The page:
“Fujii’s artwork broaches an extremely complex period of Japanese history from around when the nation started to interact with other cultures, and then, through the means of a workshop, presents us with a strong message and questions,” the jury chair, Fumio Nanjo, said. “Responding also to the state of affairs in the world today, his superb work transcends cultures and nationalities to resonate with all kinds of people.”

October 13, 2017

Diana Baldon Appointed Director of Fondazione Modena Arti Visive

Diana Baldon.

The Italian Copenhagen-based art historian, curator, and critic Diana Baldon has been named director of the Fondazione Modena Arti Visive, which was founded by the city of Modena and the Cassa di Risparmio Foundation on October 3. The arts organization brings together three of the city’s cultural institutions: the Galleria Civica di Modena, the Fondazione Fotografia Modena, and the Museo della Figurina.

Baldon joined the Fondazione Fotografia Modena on June 1. Previously, she was director of Malmö Konsthall and Index, the Swedish contemporary art foundation where she staged solo exhibitions by Nina Beier, Goshka Macuga, Ad Reinhardt, Lili Reynaud-Dewar, and Heimo Zobernig, among other artists. Prior to her appointments in Sweden, she worked at the Academy of Fine Arts Vienna as a curator-in-residence and a member of its teaching staff.

The Fondazione Modena Arti Visive aims to strengthen the individual identities of the three institutions while presenting an exhibition program that both showcases the twenty-first-century art practices of various disciplines and promotes the organizations’ collections of contemporary art.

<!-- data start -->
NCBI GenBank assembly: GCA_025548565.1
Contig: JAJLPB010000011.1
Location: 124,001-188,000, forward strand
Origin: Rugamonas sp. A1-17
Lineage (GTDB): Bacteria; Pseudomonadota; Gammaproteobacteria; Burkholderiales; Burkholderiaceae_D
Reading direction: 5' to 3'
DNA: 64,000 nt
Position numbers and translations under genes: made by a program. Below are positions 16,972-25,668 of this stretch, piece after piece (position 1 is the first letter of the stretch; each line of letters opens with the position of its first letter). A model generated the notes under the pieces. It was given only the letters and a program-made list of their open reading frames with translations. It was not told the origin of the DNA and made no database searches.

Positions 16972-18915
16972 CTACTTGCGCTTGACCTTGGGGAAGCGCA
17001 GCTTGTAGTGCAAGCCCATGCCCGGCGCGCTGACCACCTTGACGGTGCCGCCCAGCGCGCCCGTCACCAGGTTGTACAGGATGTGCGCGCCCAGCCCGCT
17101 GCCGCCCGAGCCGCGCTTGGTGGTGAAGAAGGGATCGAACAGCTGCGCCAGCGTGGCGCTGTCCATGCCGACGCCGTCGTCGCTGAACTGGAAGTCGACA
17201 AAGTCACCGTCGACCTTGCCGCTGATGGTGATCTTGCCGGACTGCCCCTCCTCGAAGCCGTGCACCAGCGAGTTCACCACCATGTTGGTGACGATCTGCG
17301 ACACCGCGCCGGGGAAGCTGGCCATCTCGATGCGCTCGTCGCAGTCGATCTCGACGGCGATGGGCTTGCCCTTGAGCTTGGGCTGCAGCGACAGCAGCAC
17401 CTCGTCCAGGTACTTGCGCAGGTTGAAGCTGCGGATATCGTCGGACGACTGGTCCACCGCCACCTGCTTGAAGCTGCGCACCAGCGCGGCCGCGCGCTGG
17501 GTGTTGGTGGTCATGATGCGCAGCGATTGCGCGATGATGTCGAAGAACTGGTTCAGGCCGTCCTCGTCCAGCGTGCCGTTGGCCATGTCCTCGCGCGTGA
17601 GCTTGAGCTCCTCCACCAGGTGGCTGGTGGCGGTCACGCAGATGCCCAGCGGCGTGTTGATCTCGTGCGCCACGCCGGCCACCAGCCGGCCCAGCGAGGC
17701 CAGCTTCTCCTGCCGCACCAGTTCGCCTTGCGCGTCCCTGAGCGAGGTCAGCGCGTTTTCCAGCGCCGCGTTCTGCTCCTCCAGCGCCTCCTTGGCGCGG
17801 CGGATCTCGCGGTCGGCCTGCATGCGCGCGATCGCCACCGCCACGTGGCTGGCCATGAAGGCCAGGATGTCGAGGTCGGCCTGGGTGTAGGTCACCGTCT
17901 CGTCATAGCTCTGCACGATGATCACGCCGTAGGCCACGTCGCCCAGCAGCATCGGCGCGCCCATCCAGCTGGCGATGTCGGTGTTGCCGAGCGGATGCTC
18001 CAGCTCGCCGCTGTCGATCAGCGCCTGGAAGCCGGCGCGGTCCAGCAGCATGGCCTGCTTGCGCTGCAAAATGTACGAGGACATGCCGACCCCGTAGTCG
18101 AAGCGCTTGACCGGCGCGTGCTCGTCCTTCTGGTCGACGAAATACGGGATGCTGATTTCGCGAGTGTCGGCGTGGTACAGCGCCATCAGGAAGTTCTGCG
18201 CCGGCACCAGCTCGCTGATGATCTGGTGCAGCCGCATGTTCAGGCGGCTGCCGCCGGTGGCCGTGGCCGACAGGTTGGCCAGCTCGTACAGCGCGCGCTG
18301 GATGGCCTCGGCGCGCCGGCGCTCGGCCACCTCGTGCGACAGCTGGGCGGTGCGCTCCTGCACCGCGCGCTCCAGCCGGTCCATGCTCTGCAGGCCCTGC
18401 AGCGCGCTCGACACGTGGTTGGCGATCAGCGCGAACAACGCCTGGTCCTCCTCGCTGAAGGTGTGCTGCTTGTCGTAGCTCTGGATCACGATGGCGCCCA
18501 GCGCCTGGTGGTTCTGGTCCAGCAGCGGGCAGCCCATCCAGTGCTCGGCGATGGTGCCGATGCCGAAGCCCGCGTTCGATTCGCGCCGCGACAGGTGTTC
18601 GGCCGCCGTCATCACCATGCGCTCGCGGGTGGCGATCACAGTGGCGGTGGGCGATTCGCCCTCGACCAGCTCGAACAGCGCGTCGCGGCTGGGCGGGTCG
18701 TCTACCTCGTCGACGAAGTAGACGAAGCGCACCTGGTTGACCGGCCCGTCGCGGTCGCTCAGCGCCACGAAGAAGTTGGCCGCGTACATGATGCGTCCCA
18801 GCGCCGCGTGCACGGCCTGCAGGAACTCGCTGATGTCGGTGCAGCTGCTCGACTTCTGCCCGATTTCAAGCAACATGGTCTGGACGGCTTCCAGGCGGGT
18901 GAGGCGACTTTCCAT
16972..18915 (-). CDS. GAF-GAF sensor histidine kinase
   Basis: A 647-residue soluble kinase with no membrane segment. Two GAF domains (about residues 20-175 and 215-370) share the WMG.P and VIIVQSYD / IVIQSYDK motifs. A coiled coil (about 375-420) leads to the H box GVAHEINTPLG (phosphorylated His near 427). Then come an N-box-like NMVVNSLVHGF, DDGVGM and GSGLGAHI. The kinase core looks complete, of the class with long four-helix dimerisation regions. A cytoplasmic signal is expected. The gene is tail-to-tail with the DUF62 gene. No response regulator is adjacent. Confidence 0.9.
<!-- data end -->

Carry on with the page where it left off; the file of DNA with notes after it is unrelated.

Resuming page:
October 13, 2017

Chinese Museum Removes Exhibit After Complaints of Racism

Installation view of “This Is Africa,” an exhibit at the Hubei Provincial Museum in Hong Kong.

The Hubei Provincial Museum in Wuhan, China, has pulled from view its “This Is Africa” exhibit, which featured photographs of Africans shown side by side with images of animals, after it received complaints that the section was racist, Russell Goldman and Adam Wu of the New York Times report.

The offending works included a photograph of a young boy, who appears to be yelling, next to a howling chimpanzee, and a man and a lion who are both bearing their teeth.

While the images were created by the award-winning photographer Yu Huiping, who is vice chairman of the Hubei Photographers Association, curator Wang Yuejun said that it was his decision to juxtapose the portraits of Africans with photographs of the continent’s fauna.

October 13, 2017

Walker Art Center Raises $78 Million for Campus Renovation

Walker Art Center.

The Walker Art Center in Minneapolis announced that it has successfully fundraised $78 million in support of its efforts to renovate its campus, grow its endowment, and acquire artworks for its collections.

According to the institution, more than 330 donors, including individual patrons, corporations, foundations, and government agencies, contributed, allowing it to surpass its goal of $75 million. Margaret and Angus Wurtele provided the campaign’s lead $20 million gift, the largest single donation in the institution’s history.

From the private sector, $66 million will fund the re-landscaping of the five-acre greenspace adjacent to the Walker, known as the Wurtele Upper Garden; the addition of a new main entrance and restaurant on Vineland Place; and the renovation of the entire facade of its iconic 1971 building. The monies were also used to strengthen the institution’s operating endowment. Ten million dollars, raised from public bonding support and the Mississippi Watershed Management Organization, will support the overhaul of the Minneapolis Sculpture Garden. The reopening of the garden sparked backlash earlier this year when the American Indian community protested the inclusion of Scaffold, a large-scale sculpture by Sam Durant. After meeting with the Dakota Nation about the controversial piece, the institution decided to dismantle the work.